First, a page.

Smoothing sequences in smoothed particle hydrodynamics (SPH) contain numerous discontinuities. In general, in science, discontinuities are well known to cause inaccuracy if smoothing is performed without taking the discontinuity into consideration, most commonly referred to as the Gibbs phenomenon. We found that 24%–27% of the fluid particles at any given time step have sequences containing one or more discontinuities in typical benchmark fluid problems. The effect of taking the discontinuities into consideration for the fluid particles that show coherent vorticity resulted typically in a 50% of change in particle movement compared to that particle’s movement from its current time step to the next. First and second generation wavelets were used for discontinuity identification and vorticity analysis, respectively. Results of a sloshing tank case simulated by the SPH method were used for the analysis.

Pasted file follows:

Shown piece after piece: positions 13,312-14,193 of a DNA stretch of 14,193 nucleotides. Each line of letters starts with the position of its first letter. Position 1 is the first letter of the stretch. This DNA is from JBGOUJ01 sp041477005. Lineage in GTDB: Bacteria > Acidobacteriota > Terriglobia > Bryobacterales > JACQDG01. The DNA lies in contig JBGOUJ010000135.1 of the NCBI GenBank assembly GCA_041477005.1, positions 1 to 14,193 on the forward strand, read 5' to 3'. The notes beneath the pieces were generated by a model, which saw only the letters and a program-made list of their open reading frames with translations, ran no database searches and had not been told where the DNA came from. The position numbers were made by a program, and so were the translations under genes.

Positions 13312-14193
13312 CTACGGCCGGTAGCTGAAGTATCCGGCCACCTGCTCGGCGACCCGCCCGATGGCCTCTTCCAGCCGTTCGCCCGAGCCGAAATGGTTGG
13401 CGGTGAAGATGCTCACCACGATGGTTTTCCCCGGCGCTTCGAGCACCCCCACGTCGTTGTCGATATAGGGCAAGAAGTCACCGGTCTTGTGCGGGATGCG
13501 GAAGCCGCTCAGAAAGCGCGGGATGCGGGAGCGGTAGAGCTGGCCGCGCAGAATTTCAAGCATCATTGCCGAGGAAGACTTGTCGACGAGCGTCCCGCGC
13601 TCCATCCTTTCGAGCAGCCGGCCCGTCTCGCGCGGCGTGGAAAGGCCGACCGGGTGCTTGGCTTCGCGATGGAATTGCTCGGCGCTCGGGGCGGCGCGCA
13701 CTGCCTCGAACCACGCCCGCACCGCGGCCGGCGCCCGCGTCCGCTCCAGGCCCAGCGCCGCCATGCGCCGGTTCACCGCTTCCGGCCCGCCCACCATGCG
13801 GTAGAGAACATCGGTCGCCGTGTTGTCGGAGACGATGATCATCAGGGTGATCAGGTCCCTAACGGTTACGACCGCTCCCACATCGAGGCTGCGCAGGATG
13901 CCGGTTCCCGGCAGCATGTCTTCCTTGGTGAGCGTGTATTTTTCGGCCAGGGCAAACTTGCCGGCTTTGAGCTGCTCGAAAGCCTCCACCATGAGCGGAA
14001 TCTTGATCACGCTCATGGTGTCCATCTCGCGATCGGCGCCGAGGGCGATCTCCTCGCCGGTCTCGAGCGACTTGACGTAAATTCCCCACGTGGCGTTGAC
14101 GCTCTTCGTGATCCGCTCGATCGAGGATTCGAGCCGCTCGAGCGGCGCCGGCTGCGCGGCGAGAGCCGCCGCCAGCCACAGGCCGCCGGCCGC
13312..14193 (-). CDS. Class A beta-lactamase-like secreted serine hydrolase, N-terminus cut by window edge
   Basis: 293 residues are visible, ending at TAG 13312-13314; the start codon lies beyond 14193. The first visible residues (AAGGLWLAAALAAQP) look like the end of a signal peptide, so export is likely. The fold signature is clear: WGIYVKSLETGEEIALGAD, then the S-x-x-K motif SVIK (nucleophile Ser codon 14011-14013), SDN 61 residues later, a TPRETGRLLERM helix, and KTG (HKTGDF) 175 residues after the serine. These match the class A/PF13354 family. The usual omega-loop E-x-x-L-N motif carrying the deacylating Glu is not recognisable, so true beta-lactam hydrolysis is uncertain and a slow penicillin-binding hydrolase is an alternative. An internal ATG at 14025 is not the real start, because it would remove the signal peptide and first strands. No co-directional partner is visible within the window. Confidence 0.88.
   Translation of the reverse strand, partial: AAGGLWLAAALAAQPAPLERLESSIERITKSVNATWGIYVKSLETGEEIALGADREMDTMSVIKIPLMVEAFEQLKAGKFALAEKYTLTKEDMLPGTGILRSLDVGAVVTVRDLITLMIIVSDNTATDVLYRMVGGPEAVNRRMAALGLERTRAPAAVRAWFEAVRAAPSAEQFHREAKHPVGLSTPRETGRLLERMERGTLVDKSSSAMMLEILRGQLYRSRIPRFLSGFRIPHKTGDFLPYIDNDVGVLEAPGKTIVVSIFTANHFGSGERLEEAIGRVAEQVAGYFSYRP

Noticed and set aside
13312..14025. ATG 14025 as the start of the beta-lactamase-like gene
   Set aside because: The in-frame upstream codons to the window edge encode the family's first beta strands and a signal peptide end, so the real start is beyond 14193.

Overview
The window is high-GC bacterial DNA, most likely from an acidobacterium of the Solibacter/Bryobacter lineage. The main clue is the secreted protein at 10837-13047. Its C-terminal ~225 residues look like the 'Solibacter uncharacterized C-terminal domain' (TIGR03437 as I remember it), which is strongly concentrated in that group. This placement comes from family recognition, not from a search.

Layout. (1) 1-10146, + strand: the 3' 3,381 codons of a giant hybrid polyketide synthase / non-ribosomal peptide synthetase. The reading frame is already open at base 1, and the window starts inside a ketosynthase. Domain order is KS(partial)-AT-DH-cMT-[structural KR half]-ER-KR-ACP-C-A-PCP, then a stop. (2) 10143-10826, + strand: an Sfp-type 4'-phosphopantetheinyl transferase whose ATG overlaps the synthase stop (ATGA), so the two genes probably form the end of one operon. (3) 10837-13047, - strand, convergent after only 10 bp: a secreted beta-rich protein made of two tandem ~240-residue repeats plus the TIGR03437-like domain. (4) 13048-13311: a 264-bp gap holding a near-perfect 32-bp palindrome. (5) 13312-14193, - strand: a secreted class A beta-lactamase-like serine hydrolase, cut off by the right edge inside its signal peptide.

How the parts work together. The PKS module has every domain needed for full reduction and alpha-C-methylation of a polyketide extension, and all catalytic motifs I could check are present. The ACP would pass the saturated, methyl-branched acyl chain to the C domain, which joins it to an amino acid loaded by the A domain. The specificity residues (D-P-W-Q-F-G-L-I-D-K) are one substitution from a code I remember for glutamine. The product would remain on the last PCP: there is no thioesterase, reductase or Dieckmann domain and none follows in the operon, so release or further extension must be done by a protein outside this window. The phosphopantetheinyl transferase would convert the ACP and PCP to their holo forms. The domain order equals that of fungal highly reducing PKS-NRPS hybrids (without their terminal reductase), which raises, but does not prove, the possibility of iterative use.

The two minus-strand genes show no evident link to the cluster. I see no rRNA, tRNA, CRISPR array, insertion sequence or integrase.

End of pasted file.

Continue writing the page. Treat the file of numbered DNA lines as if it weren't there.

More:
Discontinuities, second-generation wavelets, smoothing, smoothed particle hydrodynamics (SPH), vorticity.
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